Approximately 90 students have been arrested after the Department of Homeland Security (DHS) set up a fake Detroit university that enticed predominantly Indian students to enrol. Described as ‘cruel and unnecessary’, the sting successfully deceived students by highlighting the university’s legitimacy on the DHS website and warranted their arrests by disregarding their student visas.
Many of the students have been deported to India, but others are taking a stand against their removal orders. Rahul Reddy, a Texas attorney who represented some of the students, commented on the predatory nature of the US government as they “trapped the vulnerable people who just wanted to maintain (legal immigration) status.”
‘Unnecessary’ and ‘Wasteful’
Whilst the ‘university’ profited off the duped students, charging them $1,000 per month for tuition costs, many are slamming government officials for being uneconomical.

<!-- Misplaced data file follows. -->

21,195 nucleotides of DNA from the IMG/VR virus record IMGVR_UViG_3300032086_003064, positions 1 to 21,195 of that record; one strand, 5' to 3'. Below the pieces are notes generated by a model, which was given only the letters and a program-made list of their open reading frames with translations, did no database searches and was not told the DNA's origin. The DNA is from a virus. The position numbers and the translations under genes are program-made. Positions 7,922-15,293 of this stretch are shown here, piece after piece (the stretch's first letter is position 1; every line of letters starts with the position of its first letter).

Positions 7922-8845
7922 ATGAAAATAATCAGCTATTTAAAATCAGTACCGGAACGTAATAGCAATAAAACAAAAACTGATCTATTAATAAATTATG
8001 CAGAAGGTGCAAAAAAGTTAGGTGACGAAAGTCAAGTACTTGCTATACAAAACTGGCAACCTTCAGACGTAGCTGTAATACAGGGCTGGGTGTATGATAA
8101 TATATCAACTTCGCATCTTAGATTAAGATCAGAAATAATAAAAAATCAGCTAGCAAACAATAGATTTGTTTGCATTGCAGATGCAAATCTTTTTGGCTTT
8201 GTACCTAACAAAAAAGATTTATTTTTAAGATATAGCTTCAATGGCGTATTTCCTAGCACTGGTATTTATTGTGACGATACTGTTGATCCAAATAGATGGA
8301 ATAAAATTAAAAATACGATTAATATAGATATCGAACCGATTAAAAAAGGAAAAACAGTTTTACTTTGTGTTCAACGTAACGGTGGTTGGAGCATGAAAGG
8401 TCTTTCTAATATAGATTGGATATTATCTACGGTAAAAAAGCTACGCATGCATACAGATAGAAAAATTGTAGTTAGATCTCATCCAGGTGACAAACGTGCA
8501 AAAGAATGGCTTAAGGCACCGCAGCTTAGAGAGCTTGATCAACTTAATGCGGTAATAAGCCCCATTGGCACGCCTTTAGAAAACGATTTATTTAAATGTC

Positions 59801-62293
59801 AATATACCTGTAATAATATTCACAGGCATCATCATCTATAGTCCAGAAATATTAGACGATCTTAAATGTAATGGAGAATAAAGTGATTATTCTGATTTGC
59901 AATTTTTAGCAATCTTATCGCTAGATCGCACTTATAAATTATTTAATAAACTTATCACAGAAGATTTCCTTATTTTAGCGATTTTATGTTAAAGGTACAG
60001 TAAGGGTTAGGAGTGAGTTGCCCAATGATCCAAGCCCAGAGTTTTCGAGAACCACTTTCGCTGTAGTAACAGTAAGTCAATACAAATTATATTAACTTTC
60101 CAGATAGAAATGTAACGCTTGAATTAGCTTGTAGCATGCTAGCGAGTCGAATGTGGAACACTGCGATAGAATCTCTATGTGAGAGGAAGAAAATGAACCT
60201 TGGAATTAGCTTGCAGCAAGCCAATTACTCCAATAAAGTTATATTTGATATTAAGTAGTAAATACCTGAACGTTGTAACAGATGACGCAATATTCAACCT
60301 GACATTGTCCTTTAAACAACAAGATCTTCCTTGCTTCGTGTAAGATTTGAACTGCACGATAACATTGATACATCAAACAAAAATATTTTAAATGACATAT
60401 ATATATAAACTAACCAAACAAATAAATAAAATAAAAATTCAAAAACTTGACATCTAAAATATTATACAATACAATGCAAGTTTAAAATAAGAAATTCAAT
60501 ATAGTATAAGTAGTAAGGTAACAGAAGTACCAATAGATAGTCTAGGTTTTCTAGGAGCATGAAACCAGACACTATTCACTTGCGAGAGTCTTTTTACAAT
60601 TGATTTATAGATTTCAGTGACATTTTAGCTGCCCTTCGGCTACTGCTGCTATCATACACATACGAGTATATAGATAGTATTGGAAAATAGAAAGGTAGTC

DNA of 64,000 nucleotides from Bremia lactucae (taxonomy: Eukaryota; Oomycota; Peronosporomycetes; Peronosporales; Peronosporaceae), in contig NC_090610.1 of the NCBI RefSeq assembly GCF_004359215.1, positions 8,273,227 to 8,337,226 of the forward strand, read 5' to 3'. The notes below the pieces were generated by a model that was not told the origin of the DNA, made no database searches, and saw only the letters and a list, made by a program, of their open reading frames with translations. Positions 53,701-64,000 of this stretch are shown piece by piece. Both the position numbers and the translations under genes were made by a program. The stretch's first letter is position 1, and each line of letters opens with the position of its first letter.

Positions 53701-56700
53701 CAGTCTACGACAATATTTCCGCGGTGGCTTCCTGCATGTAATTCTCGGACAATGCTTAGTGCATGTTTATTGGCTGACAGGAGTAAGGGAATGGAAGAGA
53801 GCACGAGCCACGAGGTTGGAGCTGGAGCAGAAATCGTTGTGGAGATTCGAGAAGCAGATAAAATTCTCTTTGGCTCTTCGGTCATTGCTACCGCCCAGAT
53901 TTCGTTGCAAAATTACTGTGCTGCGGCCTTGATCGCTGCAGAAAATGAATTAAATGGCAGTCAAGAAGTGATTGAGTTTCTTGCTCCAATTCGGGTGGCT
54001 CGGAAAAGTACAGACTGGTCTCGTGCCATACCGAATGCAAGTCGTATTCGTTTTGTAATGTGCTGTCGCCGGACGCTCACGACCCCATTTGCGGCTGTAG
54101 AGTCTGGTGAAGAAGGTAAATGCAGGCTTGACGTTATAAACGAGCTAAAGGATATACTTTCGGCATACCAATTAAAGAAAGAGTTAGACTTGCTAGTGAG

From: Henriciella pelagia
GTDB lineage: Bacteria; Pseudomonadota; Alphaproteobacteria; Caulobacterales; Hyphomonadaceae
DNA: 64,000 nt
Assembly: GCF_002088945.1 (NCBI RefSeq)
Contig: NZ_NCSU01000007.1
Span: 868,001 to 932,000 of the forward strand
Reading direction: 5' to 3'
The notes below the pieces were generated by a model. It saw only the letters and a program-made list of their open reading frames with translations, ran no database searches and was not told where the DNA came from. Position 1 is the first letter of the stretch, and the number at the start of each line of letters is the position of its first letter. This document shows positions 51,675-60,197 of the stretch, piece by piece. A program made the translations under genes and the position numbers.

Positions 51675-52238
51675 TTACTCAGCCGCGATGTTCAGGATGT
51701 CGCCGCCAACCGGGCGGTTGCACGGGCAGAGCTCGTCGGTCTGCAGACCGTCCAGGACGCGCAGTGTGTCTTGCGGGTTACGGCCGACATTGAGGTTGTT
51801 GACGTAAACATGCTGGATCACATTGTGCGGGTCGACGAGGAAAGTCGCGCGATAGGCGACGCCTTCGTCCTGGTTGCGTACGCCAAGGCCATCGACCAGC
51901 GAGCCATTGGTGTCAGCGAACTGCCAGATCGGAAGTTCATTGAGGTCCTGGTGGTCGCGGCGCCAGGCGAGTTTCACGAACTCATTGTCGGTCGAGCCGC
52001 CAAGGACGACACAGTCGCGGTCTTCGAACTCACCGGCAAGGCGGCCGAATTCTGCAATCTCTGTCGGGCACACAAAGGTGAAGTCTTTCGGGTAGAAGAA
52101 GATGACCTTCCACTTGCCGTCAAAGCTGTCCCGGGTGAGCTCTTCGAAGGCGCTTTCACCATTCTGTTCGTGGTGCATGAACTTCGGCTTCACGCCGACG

“Instead of spending time going after violent and property criminals, the government spent untold sums of money on harassing students trying to attend schools,” says Alex Nowrasteh, the director of immigration studies at the Cato Institute. “Even if many of these students were participating in a fraud, there are surely cheaper ways than establishing a fake university.”
Carissa Cutrell, a spokesperson for ICE, has since applauded fake university stings for their ability to provide a ‘unique perspective’ into how the nonimmigration student visa system is exploited: “It provides DHS with first-hand evidence of fraud and enhances its understanding of the way in which exploitation networks develop to facilitate fraud.”